Overall life expectancy in the United States fell by a year and a half in 2020, the largest one-year decline since World War II, health officials have said – but the decrease for Black Americans and Hispanic Americans was even worse, at three years.
Life expectancy is an estimate of the average number of years a baby born in a given year might expect to live. For decades, US life expectancy was on the upswing. But that trend stalled in 2015, for several years, before hitting 78 years, 10 months in 2019.
Last year, life expectancy dropped to about 77 years and four months, the Centers for Disease Control and Prevention (CDC) said on Tuesday.
The drop is mainly due to the COVID-19 pandemic, which health officials said is responsible for close to 74 percent of the overall life expectancy decline.
More than 3.3 million Americans died last year, far more than any other year in US history, with COVID-19 accounting for about 11 percent of those deaths.
Meanwhile, Black life expectancy has not seen as large of a one-year decline since the Great Depression in the mid-1930s.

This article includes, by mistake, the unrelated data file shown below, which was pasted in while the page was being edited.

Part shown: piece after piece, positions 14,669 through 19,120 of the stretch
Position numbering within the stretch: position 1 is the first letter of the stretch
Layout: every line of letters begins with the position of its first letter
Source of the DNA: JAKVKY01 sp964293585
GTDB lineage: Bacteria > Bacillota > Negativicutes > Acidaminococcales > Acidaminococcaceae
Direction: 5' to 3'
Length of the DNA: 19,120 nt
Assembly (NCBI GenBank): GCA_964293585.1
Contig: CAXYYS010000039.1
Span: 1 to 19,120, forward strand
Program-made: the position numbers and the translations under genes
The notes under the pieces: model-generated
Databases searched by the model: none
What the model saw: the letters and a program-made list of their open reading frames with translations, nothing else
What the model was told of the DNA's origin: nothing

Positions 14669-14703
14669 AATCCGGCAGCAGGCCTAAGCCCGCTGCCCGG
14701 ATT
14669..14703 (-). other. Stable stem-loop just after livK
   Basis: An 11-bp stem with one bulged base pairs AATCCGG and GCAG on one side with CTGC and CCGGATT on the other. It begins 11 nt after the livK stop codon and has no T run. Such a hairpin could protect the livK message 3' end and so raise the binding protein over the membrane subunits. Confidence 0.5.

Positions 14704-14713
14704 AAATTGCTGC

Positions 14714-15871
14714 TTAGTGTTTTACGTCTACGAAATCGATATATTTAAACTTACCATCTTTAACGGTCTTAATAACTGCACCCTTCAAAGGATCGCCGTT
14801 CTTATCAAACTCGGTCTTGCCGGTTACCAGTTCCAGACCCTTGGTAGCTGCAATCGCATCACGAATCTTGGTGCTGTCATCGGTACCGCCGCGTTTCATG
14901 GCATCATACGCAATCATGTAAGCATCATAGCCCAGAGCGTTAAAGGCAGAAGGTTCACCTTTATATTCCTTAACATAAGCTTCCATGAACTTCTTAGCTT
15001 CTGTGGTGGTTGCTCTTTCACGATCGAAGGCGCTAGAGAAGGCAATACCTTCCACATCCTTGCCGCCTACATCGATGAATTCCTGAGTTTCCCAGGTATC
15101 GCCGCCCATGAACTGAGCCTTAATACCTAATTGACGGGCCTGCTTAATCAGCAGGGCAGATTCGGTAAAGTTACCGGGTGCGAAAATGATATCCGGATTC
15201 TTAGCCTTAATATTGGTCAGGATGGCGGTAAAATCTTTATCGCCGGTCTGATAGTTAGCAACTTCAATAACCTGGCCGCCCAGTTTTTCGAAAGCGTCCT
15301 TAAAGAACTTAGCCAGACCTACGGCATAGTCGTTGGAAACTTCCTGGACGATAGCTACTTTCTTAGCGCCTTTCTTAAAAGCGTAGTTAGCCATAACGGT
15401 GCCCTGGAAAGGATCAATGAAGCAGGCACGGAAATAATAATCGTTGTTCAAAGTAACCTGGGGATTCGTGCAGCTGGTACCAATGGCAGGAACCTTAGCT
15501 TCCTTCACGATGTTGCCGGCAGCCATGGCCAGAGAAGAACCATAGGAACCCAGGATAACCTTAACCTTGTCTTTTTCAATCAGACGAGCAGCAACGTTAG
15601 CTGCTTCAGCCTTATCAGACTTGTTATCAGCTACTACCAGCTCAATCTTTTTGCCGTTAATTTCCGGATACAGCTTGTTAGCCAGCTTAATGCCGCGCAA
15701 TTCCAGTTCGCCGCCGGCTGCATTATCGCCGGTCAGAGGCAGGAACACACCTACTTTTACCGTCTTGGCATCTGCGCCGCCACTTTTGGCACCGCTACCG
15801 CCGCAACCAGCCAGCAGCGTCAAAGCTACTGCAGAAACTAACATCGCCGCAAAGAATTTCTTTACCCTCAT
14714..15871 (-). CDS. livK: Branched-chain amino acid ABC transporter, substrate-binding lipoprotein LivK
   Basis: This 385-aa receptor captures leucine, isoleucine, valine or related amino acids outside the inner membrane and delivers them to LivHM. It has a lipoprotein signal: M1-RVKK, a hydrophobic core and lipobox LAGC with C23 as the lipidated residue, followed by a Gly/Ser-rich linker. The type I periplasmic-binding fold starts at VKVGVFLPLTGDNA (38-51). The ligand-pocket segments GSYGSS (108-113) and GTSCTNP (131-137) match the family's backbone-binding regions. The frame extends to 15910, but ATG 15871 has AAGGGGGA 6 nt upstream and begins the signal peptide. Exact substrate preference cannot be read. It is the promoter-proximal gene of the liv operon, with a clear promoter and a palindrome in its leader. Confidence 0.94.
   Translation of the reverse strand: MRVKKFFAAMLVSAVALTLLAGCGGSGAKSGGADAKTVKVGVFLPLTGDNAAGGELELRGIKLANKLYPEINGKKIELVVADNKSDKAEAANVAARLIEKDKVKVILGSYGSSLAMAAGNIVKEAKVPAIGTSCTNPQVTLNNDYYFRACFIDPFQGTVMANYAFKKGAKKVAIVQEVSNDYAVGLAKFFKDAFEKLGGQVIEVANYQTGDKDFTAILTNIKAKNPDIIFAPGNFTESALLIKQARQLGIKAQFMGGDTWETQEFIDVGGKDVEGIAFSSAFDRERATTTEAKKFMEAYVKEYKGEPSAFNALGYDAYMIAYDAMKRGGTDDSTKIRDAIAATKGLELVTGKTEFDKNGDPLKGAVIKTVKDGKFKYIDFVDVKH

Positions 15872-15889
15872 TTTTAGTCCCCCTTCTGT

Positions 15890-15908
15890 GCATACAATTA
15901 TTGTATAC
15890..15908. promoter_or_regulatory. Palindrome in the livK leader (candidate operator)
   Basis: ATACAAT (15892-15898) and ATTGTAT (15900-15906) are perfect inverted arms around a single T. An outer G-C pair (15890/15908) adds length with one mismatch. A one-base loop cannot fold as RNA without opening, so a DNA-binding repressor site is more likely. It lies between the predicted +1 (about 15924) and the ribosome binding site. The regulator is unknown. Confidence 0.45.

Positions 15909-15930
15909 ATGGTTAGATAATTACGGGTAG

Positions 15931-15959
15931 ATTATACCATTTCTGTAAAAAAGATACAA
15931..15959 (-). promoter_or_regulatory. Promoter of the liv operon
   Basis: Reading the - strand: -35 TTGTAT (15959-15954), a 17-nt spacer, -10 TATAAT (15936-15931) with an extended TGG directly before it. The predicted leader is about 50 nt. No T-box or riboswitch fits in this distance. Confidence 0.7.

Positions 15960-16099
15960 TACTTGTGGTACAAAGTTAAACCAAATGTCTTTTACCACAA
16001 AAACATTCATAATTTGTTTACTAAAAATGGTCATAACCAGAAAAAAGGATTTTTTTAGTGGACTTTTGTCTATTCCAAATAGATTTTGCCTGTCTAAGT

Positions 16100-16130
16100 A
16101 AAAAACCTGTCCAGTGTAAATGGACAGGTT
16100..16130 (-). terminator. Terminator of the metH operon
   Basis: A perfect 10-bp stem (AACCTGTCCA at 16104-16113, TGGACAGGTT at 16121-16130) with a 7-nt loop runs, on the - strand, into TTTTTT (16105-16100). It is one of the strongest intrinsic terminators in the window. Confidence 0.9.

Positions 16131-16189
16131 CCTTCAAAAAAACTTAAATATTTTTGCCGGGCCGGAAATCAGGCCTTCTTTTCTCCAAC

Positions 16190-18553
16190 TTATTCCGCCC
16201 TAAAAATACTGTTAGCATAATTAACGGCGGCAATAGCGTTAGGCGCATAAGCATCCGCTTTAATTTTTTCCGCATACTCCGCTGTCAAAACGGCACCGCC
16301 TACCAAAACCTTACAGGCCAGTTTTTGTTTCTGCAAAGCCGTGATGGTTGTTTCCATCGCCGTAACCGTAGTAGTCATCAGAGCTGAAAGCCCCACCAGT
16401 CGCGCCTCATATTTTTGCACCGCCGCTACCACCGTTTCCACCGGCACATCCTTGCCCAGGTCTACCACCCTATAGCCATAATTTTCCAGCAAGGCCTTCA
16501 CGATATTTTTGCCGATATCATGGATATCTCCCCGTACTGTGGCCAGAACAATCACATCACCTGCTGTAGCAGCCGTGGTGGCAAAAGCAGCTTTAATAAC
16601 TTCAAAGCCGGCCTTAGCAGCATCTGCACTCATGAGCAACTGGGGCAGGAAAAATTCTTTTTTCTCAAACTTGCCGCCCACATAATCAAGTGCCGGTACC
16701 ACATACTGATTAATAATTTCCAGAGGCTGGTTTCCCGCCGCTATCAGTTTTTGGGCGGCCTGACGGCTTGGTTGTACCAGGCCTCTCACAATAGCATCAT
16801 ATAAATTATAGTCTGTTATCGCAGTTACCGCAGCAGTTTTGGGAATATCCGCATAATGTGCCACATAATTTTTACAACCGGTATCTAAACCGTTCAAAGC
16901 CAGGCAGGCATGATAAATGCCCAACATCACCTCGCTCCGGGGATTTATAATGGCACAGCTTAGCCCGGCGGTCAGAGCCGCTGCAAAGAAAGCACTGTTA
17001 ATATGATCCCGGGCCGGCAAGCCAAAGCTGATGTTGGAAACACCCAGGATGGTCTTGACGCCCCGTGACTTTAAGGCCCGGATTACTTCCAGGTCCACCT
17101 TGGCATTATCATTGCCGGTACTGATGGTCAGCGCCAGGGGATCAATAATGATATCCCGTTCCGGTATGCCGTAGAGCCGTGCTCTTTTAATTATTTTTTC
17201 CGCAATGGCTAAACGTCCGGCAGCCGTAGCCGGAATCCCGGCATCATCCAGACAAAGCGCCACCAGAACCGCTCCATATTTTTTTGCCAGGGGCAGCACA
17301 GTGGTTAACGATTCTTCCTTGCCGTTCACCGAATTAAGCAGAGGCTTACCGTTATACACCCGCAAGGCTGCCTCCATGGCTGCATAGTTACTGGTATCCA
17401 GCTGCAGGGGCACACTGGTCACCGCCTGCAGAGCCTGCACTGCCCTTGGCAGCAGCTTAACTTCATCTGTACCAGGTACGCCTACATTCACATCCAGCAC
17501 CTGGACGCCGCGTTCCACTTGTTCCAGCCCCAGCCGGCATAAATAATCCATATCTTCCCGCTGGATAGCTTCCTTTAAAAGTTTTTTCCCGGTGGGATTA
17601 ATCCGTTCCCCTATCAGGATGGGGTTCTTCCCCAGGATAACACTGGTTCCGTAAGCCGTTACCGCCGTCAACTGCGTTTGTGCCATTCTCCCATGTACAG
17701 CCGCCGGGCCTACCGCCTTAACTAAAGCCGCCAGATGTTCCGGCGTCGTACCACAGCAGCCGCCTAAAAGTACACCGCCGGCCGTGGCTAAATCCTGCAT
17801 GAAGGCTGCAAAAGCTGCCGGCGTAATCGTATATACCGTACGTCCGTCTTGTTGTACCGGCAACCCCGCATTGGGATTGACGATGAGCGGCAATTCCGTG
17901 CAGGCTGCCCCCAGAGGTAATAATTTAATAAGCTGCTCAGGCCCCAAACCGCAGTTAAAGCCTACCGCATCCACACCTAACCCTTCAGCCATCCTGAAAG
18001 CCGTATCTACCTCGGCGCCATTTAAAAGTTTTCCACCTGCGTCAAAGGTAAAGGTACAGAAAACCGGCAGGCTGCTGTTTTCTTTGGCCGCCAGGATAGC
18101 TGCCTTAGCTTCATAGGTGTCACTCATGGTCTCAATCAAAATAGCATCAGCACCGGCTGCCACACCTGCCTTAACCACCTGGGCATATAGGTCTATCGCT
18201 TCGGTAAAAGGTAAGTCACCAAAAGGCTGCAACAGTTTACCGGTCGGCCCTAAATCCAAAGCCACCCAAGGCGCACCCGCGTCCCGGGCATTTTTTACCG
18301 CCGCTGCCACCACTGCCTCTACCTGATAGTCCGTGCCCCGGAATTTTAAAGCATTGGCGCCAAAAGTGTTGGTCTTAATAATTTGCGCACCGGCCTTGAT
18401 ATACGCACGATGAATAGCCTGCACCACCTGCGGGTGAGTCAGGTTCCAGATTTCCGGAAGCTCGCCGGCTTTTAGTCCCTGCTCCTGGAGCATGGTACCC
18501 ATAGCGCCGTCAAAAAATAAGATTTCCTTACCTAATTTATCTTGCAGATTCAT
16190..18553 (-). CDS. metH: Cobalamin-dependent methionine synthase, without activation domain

While health officials have only tracked Hispanic life expectancy for the past 15 years, the 2020 decline was the largest recorded one-year drop.
COVID-19 was not the only killer to play a role in the drop.
Drug overdoses pushed life expectancy down, particularly for whites, while rising homicides were a small but significant reason for the decline for Black Americans, said Elizabeth Arias, the report’s lead author.
Other problems affected Black and Hispanic people, including lack of access to quality healthcare, more crowded living conditions and a greater share of the population in lower-paying jobs that required them to keep working when the pandemic was at its worst, experts said.
Life expectancy is an important statistical snapshot of a country’s health that can be influenced both by sustained trends such as obesity as well as more temporary threats like pandemics or war that might not endanger those newborns in their lifetimes.